Award-winning photojournalist Enri Canaj shares his experience as a migrant and how he chronicles human transit with Olympus
Born in Tirana, Albania in 1980, Canaj has been a freelance photojournalist since 2008 for outlets like Time, CNN, The Wall Street Journal and The Financial Times. An award-winning photographer, he started using Olympus cameras in 2013.
For many photographers Magnum Photos is seen as the gold standard. The legendary agency, whose co-founders include Henri Cartier-Bresson and Robert Capa, is the most prestigious in the world. And being selected to join Magnum was something that Albanian photographer Enri Canaj aspired to, when he was fortunate enough to spend a year studying with Magnum’s Nikos Economopoulos in 2007. “I became familiar with Nikos’ work while I was a student,” explains Canaj.
“After ﬁnishing my studies, I heard about the workshop that Nikos was doing in Athens. His work inspired me as a photographer, and being accepted in his workshop at the time was something that had a huge inﬂuence for me – not only as a young photographer but as a young man as well. I attended the whole year, and it had a signiﬁcant inspiration to pursue my career and develop myself as a photographer.”
Refugees and migrants safely reach the Greek coast.
The two share a passion for documenting migration: Economopoulos photographed the ﬁrst wave of migrants crossing the Albanian-Greek border in the early 1990s – including Canaj himself, who made the journey from Tirana to Athens in 1991. “I left Albania when I was 11 and returned as an adult when I was 21. But through Nikos’ work, I had the opportunity to travel back to Albania before I went to visit it in person.
“Nikos’ images from my country were taken in the period when I left together with my family. Those pictures were not only visually familiar, but I could sense the smell of some of the places he had photographed. The only thing that hadn’t changed when I went back after 10 years was the morning’s smell; it was exactly the same as many years ago.”
Syrian mother holds her baby just after crossing the sea border between Turkey and Greece.
Canaj retains the same passion today, as a Magnum Photographer in his own right, photographing the migrant crisis. “After almost three decades I’ve documented migrants reaching Europe. In recent years the Balkans have become the main stage for the ﬁrst wave of people trying to reach central and western Europe.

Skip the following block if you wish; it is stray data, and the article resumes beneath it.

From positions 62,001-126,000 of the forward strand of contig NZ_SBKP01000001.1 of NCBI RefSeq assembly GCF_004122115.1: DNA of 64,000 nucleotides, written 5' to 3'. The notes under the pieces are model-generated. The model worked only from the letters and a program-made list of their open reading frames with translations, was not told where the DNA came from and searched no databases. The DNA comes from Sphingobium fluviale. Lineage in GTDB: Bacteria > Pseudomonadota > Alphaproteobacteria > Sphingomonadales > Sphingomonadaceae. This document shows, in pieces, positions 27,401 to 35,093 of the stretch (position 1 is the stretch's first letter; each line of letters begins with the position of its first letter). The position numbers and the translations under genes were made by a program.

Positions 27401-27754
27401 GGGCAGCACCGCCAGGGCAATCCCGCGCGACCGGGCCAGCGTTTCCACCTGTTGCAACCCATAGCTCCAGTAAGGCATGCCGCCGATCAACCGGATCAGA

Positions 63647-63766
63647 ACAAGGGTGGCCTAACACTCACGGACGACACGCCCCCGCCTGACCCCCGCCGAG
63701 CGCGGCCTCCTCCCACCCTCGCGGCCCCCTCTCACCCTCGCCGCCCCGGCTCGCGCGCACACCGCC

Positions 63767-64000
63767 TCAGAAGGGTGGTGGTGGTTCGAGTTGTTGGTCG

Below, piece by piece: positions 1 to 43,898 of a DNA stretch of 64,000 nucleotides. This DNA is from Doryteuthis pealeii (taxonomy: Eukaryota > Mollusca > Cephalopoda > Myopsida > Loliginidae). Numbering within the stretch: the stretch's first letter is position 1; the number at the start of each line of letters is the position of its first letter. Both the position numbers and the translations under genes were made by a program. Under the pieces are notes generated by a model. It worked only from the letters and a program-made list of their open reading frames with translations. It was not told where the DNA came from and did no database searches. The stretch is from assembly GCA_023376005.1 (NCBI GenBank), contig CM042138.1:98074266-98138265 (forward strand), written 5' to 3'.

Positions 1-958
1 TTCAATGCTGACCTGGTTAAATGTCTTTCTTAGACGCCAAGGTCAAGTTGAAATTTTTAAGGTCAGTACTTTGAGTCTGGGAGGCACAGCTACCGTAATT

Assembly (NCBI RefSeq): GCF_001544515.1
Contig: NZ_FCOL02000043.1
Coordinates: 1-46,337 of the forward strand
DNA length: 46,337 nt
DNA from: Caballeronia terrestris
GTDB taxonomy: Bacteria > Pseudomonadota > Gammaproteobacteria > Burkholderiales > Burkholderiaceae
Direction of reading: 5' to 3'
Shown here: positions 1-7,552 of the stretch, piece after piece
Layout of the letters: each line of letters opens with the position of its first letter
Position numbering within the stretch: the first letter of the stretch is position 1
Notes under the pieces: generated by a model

“It’s a place where you can see people living in another dimension. High adrenaline. Exhaustion. Deep breaths, because they were alive. Hope, because they managed to touch Europe with one foot. Strength and determination, to continue the journey and jump into the ﬁnal destination with both feet. People on the run, with no time to stop and think. The arrival of hundreds of thousands of people is a historical change for Europe. And to me, all this was very familiar. Their present was walking in parallel with my past.”
Refugees line up to get food in Idomeni, Greece
From the Balkans to his latest assignment photographing human transit in Niger, there is a constant in Canaj’s photography: his Olympus equipment. “For most of my work and personal projects, I use Olympus’ ﬂagship OM-D E-M1 series cameras, with the M.Zuiko 12-40mm f/2.8 PRO and M.Zuiko 17mm f/1.8 Premium lenses.”
For a photojournalist constantly on the move in challenging conditions, Olympus’ compact yet capable system has been invaluable. “The Olympus cameras and equipment are part of my daily life. Even when I don’t shoot every day, I always have my small bag with my camera and lenses. My camera is my closest companion; I feel it as an extension of myself.”
Unsurprisingly, when asked about the lessons he’s learned over his career, Canaj’s advice is all about the human condition.
“Something very precious I’ve learned from Nikos – and which I truly believe is the most important part in all professions – is to choose what kind of person you want to be. How you think of and accept yourself reﬂects on the way you accept others.”
Migrants from Syria and Afghanistan reaching the northern Serbian town of Sid.
Article featured in Digital Camera Magazine June 2019